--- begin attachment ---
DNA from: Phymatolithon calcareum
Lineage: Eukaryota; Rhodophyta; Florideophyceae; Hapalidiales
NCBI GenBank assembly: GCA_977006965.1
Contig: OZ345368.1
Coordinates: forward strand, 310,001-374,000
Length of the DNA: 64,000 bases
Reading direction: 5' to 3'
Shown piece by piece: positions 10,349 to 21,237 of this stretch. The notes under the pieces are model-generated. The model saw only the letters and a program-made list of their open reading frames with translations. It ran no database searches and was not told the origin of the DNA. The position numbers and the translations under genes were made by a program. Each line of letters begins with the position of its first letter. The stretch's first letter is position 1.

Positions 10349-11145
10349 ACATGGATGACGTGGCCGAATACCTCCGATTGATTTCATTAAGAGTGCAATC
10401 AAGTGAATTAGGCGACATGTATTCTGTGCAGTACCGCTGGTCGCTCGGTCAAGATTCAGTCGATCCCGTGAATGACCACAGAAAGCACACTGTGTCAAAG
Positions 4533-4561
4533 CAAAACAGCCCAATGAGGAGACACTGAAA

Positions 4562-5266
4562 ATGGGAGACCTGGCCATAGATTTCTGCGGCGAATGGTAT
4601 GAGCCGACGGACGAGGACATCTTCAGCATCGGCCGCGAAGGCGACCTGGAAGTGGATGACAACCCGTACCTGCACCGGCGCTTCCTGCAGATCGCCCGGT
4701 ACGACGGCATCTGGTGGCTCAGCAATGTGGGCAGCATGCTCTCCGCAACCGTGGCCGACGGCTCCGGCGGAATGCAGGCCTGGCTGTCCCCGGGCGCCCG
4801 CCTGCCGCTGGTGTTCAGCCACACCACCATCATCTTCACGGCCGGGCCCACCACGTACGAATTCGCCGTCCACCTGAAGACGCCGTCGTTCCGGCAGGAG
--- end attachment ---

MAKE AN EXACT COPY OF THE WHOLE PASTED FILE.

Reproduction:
DNA from: Phymatolithon calcareum
Lineage: Eukaryota; Rhodophyta; Florideophyceae; Hapalidiales
NCBI GenBank assembly: GCA_977006965.1
Contig: OZ345368.1
Coordinates: forward strand, 310,001-374,000
Length of the DNA: 64,000 bases
Reading direction: 5' to 3'
Shown piece by piece: positions 10,349 to 21,237 of this stretch. The notes under the pieces are model-generated. The model saw only the letters and a program-made list of their open reading frames with translations. It ran no database searches and was not told the origin of the DNA. The position numbers and the translations under genes were made by a program. Each line of letters begins with the position of its first letter. The stretch's first letter is position 1.

Positions 10349-11145
10349 ACATGGATGACGTGGCCGAATACCTCCGATTGATTTCATTAAGAGTGCAATC
10401 AAGTGAATTAGGCGACATGTATTCTGTGCAGTACCGCTGGTCGCTCGGTCAAGATTCAGTCGATCCCGTGAATGACCACAGAAAGCACACTGTGTCAAAG
Positions 4533-4561
4533 CAAAACAGCCCAATGAGGAGACACTGAAA

Positions 4562-5266
4562 ATGGGAGACCTGGCCATAGATTTCTGCGGCGAATGGTAT
4601 GAGCCGACGGACGAGGACATCTTCAGCATCGGCCGCGAAGGCGACCTGGAAGTGGATGACAACCCGTACCTGCACCGGCGCTTCCTGCAGATCGCCCGGT
4701 ACGACGGCATCTGGTGGCTCAGCAATGTGGGCAGCATGCTCTCCGCAACCGTGGCCGACGGCTCCGGCGGAATGCAGGCCTGGCTGTCCCCGGGCGCCCG
4801 CCTGCCGCTGGTGTTCAGCCACACCACCATCATCTTCACGGCCGGGCCCACCACGTACGAATTCGCCGTCCACCTGAAGACGCCGTCGTTCCGGCAGGAG